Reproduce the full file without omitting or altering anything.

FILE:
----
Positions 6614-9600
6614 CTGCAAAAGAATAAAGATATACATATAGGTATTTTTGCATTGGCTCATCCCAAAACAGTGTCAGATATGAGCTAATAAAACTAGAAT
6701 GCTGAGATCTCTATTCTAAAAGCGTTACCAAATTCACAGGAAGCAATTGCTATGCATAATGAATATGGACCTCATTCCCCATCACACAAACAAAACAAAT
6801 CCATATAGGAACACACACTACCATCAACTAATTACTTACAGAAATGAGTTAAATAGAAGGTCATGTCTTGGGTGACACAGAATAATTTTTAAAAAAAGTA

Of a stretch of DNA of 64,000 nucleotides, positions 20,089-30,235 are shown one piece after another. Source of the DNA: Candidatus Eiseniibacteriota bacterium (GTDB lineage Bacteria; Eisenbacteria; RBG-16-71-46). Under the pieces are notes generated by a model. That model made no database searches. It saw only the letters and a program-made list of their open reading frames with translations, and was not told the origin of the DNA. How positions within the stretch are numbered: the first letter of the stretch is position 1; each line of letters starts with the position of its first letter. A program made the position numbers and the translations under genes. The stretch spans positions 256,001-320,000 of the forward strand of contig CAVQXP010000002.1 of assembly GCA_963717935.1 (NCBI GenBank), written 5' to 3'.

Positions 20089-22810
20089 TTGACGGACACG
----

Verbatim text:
Positions 6614-9600
6614 CTGCAAAAGAATAAAGATATACATATAGGTATTTTTGCATTGGCTCATCCCAAAACAGTGTCAGATATGAGCTAATAAAACTAGAAT
6701 GCTGAGATCTCTATTCTAAAAGCGTTACCAAATTCACAGGAAGCAATTGCTATGCATAATGAATATGGACCTCATTCCCCATCACACAAACAAAACAAAT
6801 CCATATAGGAACACACACTACCATCAACTAATTACTTACAGAAATGAGTTAAATAGAAGGTCATGTCTTGGGTGACACAGAATAATTTTTAAAAAAAGTA

Of a stretch of DNA of 64,000 nucleotides, positions 20,089-30,235 are shown one piece after another. Source of the DNA: Candidatus Eiseniibacteriota bacterium (GTDB lineage Bacteria; Eisenbacteria; RBG-16-71-46). Under the pieces are notes generated by a model. That model made no database searches. It saw only the letters and a program-made list of their open reading frames with translations, and was not told the origin of the DNA. How positions within the stretch are numbered: the first letter of the stretch is position 1; each line of letters starts with the position of its first letter. A program made the position numbers and the translations under genes. The stretch spans positions 256,001-320,000 of the forward strand of contig CAVQXP010000002.1 of assembly GCA_963717935.1 (NCBI GenBank), written 5' to 3'.

Positions 20089-22810
20089 TTGACGGACACG